* East Sides Lies is my favorite song because it sounds like early DEVO mixed with the cartoonish Angst of the RAMONES. But it also contains a solo that emulates and equals the greatest liberating riffs and hooks of DEATH.
Big Bill is a little more garage with some poppy bass lines and party rock beats. The vocalist even sounds a little like the CRAMPS or even, again, an early demo DEVO. Their fun party rock song Get with the Goblins is like if the lead singer is attempting to impersonate an alien from Mars with his domineering, staccato alto-tenor. They are surprisingly surfy, even hitting some Fred Schneider recorded by Steve Albini solo album territory (It's not as good as that album mind you, just reminiscent).
... This recording is distinctly inspired by the city is it recorded and mastered in, Austin Texas. It equally captures the energy of an Austin concert with that cities' strong commitment to home recording culture. GREAT guitar solos and psychedelic tones similar to the gnarl of MOUNTAIN.
BUY TAPE HERE: http://fleetingyouthrecords.bandcamp.com/album/big-bill-basketball-shorts-split-cs
Artwork by http://www.showdeer.com
-- Jack Turnbull
I found myself out in the gardens’ July sun pencil scratching onto an old receipt. All about friend and improvisational guitarist Tashi Dorji and how wonderful he is and how much I adore his music. Thinking about the time we were jamming and some sound I made on the guitar caused him to outright belly laugh. And some scrawl about the story he once told me, about how the prince of Bhutan had asked him to play some Elvis songs in Thimphu , and Tashi declining the request. Or the countless times that we shared a meal together, or a fire. And how Tashi showed up at my job once, dragging me away because I was overstressed and needed food. “I’m way too hungry to cook now…..and plus, all the food that I have at home would take far too long to make, “ I whined.
He calmly demanded that I list the things I had lying around. Next thing I knew we were eating the most toothsome dish of something so simple. Potatoes, tomatoes, a little oil and some spices. Maybe one more ingredient? His presence and his music is like this too. Bare of pretension yet full of newness and uncompromising inertia. Seemingly quick, sharpened and then mellowed, presenting an intensity to fall into the moment and nourish oneself with the ingredients at hand. Reminiscent of the rythmn experiments of Derek Bailey, the lavish east leanings of Robbie Basho's playing and the intensity of Bill Orcutt's attack. Featuring the artwork of Amy-Moon. Offset printed. -- Dan Beckman
1st of December 2013 OTO Cafe LondonHati
Rafał Iwański - gongs, percussion
Rafał Kołacki - gongs, percussion
Radek Dziubek - laptop, pads
Rafał Iwański - gongs, percussion
Wojtek Jachna - trumpet, electronics
Rafał Kołacki - gongs, percussion
Artur Maćkowiak - guitar, effects
Tomek Popowski - drums, percussion
Kuba Ziołek - guitar, effects
On 1st of December we will have the chance to see the shared double bill of two very diverse line-ups which accidentally share the person of Rafał Iwański and Rafał Kołacki from Hati. A really rare chance to see such great bands which present outstanding musical and stylish eloquence as well as great background of musicians involved.Both musicians of Hati started off early in 1990's experimenting with post-punk and experimental industrial music and withdrew themselves off the narrow alley of electronic music early off deciding that they need to steer away from the clichees repeated in Polish underground at that time taking on more acoustic approach. Their decision laid the matter of form and function in more ritualistic and minimal music idiom which set them close to such experimenting musicians as Z'ev and La Monte Young or simply put them closer to the natural and deep ethnic music in this case devoid of the typical new age or typically meditative approach. Working hard on their style they combined many different aspects of both careful composition and introvertive but yet quite harmonious improvisation. Since their early 2000's debut they tirelessly promoted their music and developed the sonic formula releasing vinyls and cds and playing around Europe and USA. Rafał Iwański started his off top project X-Navi:Et which has more electroacoustic flair to it. This time they will promote their newest album released on vinyl by Zoharum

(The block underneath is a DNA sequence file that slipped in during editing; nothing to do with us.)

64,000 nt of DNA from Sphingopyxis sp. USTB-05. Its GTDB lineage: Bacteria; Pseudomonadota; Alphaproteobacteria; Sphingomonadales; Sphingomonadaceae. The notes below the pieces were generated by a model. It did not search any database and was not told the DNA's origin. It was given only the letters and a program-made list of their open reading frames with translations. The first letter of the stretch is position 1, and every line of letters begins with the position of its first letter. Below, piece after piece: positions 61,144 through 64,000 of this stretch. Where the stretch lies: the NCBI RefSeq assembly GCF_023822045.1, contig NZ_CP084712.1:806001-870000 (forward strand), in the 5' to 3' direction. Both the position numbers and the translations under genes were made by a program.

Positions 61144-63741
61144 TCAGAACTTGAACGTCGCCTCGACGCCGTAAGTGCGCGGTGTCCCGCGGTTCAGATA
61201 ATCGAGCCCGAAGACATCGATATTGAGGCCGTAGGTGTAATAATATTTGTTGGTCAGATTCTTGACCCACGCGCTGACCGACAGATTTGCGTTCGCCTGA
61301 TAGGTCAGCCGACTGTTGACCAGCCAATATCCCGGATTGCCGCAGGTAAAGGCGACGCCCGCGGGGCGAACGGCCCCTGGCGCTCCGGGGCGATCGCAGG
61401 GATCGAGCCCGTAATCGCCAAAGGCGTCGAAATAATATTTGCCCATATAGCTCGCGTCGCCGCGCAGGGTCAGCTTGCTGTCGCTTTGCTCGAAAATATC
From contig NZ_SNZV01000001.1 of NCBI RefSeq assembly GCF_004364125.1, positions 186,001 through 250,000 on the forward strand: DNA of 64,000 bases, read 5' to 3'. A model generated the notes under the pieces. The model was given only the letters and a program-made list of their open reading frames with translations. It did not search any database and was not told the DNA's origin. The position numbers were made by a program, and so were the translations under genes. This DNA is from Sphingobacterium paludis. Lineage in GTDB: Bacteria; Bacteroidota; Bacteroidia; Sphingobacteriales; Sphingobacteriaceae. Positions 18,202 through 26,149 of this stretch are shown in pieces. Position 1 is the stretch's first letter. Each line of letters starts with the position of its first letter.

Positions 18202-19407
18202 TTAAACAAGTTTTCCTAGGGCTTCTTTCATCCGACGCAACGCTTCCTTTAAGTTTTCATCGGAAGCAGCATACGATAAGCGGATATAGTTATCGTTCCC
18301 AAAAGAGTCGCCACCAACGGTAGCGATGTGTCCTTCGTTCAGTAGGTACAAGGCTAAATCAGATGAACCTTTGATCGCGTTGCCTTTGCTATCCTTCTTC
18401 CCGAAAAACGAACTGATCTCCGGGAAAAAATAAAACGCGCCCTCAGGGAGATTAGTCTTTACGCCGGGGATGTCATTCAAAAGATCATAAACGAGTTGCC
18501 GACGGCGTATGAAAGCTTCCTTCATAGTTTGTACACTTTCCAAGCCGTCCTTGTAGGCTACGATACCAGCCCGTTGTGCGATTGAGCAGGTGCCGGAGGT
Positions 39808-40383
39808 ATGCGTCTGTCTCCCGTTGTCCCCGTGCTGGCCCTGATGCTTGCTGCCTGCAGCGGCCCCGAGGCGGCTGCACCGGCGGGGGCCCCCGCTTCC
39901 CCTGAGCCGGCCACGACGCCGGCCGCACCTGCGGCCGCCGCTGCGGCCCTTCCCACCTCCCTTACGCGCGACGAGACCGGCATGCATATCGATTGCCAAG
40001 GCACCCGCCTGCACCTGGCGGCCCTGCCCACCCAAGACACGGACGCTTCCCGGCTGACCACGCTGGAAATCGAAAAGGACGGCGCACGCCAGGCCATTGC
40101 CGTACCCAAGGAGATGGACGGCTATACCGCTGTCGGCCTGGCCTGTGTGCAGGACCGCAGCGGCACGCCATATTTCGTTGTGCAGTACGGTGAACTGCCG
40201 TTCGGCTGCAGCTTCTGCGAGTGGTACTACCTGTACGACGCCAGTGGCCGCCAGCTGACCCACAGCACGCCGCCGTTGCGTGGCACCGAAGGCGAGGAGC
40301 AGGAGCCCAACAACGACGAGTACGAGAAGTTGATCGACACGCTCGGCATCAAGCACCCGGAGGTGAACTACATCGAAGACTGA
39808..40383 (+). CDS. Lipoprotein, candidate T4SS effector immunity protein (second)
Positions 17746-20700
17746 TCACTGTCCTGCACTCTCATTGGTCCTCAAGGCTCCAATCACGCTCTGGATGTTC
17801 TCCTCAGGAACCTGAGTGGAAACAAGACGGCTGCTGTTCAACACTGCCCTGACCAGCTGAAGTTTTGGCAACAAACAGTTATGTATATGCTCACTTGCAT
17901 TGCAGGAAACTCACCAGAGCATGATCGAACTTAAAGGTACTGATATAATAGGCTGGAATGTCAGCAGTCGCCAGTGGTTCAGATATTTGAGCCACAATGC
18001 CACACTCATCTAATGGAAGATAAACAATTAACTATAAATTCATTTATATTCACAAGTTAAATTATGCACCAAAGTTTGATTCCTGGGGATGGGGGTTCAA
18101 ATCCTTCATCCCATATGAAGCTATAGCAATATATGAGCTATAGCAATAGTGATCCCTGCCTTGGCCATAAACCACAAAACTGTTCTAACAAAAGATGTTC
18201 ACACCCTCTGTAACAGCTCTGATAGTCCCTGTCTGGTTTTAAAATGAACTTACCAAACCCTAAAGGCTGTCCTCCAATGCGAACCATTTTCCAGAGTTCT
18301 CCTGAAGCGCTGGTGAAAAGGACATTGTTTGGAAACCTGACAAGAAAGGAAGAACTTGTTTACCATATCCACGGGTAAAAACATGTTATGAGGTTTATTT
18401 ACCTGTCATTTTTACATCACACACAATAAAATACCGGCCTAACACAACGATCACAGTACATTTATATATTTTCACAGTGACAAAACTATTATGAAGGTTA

Innercity Ensembly truly deserves the name of All-Star orchestra as it consists of musicians from so much diverse backgrounds that it even more surprises with it form which is very firm and stern not having the typical eclectical mix that many times feels like a burden the musicians involved cannot really cope with. Both Hati members, Radek Dziubek who is known by playing in very enigmatic and ever changing post-rock project called Blimp active in 1990's and 2000's, Wojtek Jachna known from excellent free improvised jazzy duo Buhl Jachna, Artur Maćkowiak who experiments with guitar and two members of noise rock line up of Ed Wood - Tomek Popowski and Kuba Ziołek. The last one initiated the whole project and works for the credit of ever-busy and ever-changing silhouette of experimental musician and publisher successfully released likes of Alameda Trio, T'ien Lai Tin Pan Alley and his solo project Stara Rzeka. Innercity Ensemble greatly enriched by the previous experiences of all the musicians brings out perfect blend of electronica, guitar and wind based improvisation with gamelan of rhythmical ingenuity. A rare chance to see a real diversity which stays away from present, even in so-called underground, generic and snobbish audition pleasing muzak or overrated jazz.
"It's Kronk" is a little more atonal and reverberated. A minimalistic hi-hat is the only constant as the more cerebral, mysterious effect laden melodies hypnotically repeat through higher and lower frequencies. Later on in the song it changes mood and isn't menacing any longer, but it is still challenging music.
Side B opener, "That's Rite", is a little more funky. Fat bass lines are accompanied by wah-wah synthesizer. It sounds like eating greasy french fries. Some nice computer chords are played and the song at times feels straight up weirdo.